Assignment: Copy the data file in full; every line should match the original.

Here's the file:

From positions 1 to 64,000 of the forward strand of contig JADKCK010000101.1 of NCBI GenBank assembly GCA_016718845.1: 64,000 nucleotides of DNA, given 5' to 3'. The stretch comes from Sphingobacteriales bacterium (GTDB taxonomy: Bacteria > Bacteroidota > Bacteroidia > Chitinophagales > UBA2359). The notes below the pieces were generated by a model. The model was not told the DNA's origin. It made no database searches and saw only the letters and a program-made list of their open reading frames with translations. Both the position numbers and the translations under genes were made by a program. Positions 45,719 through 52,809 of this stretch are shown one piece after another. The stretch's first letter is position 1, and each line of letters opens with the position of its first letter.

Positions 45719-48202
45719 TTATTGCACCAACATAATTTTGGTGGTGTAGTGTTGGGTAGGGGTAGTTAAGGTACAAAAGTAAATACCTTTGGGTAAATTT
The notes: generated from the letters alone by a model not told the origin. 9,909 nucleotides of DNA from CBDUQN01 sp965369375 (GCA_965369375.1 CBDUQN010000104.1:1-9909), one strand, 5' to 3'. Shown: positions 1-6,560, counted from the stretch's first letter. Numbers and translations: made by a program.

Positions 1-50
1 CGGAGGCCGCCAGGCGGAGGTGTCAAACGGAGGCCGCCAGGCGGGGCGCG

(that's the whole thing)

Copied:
From positions 1 to 64,000 of the forward strand of contig JADKCK010000101.1 of NCBI GenBank assembly GCA_016718845.1: 64,000 nucleotides of DNA, given 5' to 3'. The stretch comes from Sphingobacteriales bacterium (GTDB taxonomy: Bacteria > Bacteroidota > Bacteroidia > Chitinophagales > UBA2359). The notes below the pieces were generated by a model. The model was not told the DNA's origin. It made no database searches and saw only the letters and a program-made list of their open reading frames with translations. Both the position numbers and the translations under genes were made by a program. Positions 45,719 through 52,809 of this stretch are shown one piece after another. The stretch's first letter is position 1, and each line of letters opens with the position of its first letter.

Positions 45719-48202
45719 TTATTGCACCAACATAATTTTGGTGGTGTAGTGTTGGGTAGGGGTAGTTAAGGTACAAAAGTAAATACCTTTGGGTAAATTT
The notes: generated from the letters alone by a model not told the origin. 9,909 nucleotides of DNA from CBDUQN01 sp965369375 (GCA_965369375.1 CBDUQN010000104.1:1-9909), one strand, 5' to 3'. Shown: positions 1-6,560, counted from the stretch's first letter. Numbers and translations: made by a program.

Positions 1-50
1 CGGAGGCCGCCAGGCGGAGGTGTCAAACGGAGGCCGCCAGGCGGGGCGCG